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Hyper/hypoglycemia and acute kidney injury in critically ill patients
- Fiaccadori, E., Sabatino, A., Morabito, S., Bozzoli, L., Donadio, C., Maggiore, U., Regolisti, G.
- Clinical nutrition 2016 v.35 pp. 317-321
- blood glucose, epidemiology, glycemic control, guidelines, hyperglycemia, hypoglycemia, insulin, kidneys, pathogenesis, patients, protective effect, risk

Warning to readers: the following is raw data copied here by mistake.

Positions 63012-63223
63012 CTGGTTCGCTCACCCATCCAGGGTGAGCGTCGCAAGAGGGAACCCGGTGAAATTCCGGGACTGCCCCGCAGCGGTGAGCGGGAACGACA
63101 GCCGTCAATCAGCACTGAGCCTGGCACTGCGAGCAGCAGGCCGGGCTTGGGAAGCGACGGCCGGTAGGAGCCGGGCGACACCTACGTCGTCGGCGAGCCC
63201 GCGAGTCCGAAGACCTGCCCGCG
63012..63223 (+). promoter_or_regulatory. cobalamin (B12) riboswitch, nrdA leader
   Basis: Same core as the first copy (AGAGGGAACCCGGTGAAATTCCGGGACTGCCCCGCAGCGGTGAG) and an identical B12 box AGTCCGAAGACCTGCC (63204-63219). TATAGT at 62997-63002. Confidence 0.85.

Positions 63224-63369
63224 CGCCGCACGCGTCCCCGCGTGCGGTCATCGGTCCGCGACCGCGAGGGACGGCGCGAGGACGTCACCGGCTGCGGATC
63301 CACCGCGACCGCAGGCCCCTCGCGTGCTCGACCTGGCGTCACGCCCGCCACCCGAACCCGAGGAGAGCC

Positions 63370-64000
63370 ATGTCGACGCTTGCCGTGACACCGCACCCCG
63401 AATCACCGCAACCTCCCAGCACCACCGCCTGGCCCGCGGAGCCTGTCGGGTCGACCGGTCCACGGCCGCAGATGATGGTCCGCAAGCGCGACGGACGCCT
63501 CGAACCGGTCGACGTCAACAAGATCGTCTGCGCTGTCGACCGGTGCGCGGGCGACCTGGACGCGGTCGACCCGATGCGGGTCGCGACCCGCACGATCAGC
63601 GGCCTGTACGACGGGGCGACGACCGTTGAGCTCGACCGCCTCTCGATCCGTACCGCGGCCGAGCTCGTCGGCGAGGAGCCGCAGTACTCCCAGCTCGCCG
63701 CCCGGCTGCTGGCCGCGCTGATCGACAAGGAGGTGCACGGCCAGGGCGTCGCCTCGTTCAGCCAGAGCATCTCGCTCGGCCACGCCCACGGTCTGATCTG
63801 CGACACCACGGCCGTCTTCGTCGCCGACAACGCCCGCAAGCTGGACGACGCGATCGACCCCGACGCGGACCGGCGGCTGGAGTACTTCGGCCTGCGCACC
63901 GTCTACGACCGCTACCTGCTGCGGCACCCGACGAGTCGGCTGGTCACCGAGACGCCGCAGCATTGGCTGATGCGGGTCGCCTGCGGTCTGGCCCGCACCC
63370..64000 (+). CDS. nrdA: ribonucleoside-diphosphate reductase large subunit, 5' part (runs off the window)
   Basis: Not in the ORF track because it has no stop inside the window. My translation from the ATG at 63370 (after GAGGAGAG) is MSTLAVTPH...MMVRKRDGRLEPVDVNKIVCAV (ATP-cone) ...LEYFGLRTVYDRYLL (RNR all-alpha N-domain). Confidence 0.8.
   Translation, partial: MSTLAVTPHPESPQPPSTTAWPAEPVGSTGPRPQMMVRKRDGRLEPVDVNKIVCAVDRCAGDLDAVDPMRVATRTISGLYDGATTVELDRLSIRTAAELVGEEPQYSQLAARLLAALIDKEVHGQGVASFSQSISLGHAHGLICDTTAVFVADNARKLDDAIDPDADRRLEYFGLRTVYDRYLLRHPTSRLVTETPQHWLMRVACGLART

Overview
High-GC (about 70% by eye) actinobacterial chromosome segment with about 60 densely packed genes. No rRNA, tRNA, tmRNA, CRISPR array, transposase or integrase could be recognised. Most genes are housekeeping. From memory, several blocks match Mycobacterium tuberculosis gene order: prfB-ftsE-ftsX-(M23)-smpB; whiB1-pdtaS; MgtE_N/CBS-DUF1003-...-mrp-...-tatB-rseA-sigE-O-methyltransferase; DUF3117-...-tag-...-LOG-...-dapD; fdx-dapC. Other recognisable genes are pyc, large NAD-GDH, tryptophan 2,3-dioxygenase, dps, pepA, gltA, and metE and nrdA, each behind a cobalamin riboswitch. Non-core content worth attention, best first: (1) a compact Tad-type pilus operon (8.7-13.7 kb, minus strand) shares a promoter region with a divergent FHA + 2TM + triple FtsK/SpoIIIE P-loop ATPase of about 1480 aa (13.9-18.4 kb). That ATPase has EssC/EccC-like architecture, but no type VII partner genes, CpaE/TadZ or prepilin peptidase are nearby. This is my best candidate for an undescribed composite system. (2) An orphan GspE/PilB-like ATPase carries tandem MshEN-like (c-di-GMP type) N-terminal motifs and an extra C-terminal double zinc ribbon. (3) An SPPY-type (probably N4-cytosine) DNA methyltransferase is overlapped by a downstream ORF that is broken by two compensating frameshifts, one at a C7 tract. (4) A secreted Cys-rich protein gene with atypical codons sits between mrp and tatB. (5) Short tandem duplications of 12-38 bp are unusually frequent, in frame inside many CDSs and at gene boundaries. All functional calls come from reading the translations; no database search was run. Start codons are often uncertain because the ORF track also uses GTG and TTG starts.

- Abnormalities of blood glucose (BG) concentration (hyper- and hypoglycemia), now referred to with the cumulative term of dysglycemia, are frequently observed in critically ill patients, and significantly affect their clinical outcome. Acute kidney injury (AKI) may further complicate glycemic control in the same clinical setting. This narrative review was aimed at describing the pathogenesis of hyper- and hypoglycemia in the intensive care unit (ICU), with special regard to patients with AKI. Moreover, the complex relationship between AKI, glycemic control, hypoglycemic risk, and outcomes was analyzed.An extensive literature search was performed, in order to identify the relevant studies describing the epidemiology, pathogenesis, treatment and outcome of hypo- and hyperglycemia in critically ill patients with AKI.Patients with AKI are at increased risk of both hyper-and hypoglycemia. The available evidence does not support a protective effect on the kidney by glycemic control protocols employing Intensive Insulin Treatment (IIT), i.e. those aimed at maintaining normal BG concentrations (80–110 mg/dl). Recent guidelines taking into account the high risk for hypoglycemia associated with IIT protocols in critically ill patients, now suggest higher BG concentration targets (<180 mg/dl or 140–180 mg/dl) than those previously recommended (80–110 mg/dl). Notwithstanding the limited evidence available, it seems reasonable to extend these indications also to ICU patients with AKI.